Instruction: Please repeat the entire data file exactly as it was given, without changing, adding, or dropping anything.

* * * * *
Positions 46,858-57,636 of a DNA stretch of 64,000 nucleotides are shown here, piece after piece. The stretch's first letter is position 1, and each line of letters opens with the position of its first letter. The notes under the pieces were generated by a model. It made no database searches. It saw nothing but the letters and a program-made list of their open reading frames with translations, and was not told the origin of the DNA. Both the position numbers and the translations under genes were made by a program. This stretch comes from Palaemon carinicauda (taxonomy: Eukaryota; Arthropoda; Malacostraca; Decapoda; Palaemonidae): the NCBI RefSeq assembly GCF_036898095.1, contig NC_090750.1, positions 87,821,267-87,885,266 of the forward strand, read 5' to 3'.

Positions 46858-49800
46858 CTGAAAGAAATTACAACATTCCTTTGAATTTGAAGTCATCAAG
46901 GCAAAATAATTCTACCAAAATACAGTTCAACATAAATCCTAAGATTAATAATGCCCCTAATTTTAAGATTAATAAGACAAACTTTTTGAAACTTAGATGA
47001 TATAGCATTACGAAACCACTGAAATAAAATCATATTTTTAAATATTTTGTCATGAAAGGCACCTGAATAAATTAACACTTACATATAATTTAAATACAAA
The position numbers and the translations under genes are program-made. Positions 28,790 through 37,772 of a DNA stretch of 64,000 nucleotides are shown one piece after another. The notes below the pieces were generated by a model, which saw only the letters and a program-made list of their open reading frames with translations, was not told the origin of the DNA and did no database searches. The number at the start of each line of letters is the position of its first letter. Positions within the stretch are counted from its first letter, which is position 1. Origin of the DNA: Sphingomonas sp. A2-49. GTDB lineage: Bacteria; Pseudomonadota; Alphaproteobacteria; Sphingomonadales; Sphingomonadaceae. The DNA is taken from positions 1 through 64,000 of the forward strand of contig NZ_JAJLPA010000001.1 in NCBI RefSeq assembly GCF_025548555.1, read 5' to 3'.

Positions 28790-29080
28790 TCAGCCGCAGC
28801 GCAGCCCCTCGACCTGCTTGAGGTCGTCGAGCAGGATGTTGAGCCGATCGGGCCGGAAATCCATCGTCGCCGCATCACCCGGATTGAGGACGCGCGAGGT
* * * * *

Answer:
Positions 46,858-57,636 of a DNA stretch of 64,000 nucleotides are shown here, piece after piece. The stretch's first letter is position 1, and each line of letters opens with the position of its first letter. The notes under the pieces were generated by a model. It made no database searches. It saw nothing but the letters and a program-made list of their open reading frames with translations, and was not told the origin of the DNA. Both the position numbers and the translations under genes were made by a program. This stretch comes from Palaemon carinicauda (taxonomy: Eukaryota; Arthropoda; Malacostraca; Decapoda; Palaemonidae): the NCBI RefSeq assembly GCF_036898095.1, contig NC_090750.1, positions 87,821,267-87,885,266 of the forward strand, read 5' to 3'.

Positions 46858-49800
46858 CTGAAAGAAATTACAACATTCCTTTGAATTTGAAGTCATCAAG
46901 GCAAAATAATTCTACCAAAATACAGTTCAACATAAATCCTAAGATTAATAATGCCCCTAATTTTAAGATTAATAAGACAAACTTTTTGAAACTTAGATGA
47001 TATAGCATTACGAAACCACTGAAATAAAATCATATTTTTAAATATTTTGTCATGAAAGGCACCTGAATAAATTAACACTTACATATAATTTAAATACAAA
The position numbers and the translations under genes are program-made. Positions 28,790 through 37,772 of a DNA stretch of 64,000 nucleotides are shown one piece after another. The notes below the pieces were generated by a model, which saw only the letters and a program-made list of their open reading frames with translations, was not told the origin of the DNA and did no database searches. The number at the start of each line of letters is the position of its first letter. Positions within the stretch are counted from its first letter, which is position 1. Origin of the DNA: Sphingomonas sp. A2-49. GTDB lineage: Bacteria; Pseudomonadota; Alphaproteobacteria; Sphingomonadales; Sphingomonadaceae. The DNA is taken from positions 1 through 64,000 of the forward strand of contig NZ_JAJLPA010000001.1 in NCBI RefSeq assembly GCF_025548555.1, read 5' to 3'.

Positions 28790-29080
28790 TCAGCCGCAGC
28801 GCAGCCCCTCGACCTGCTTGAGGTCGTCGAGCAGGATGTTGAGCCGATCGGGCCGGAAATCCATCGTCGCCGCATCACCCGGATTGAGGACGCGCGAGGT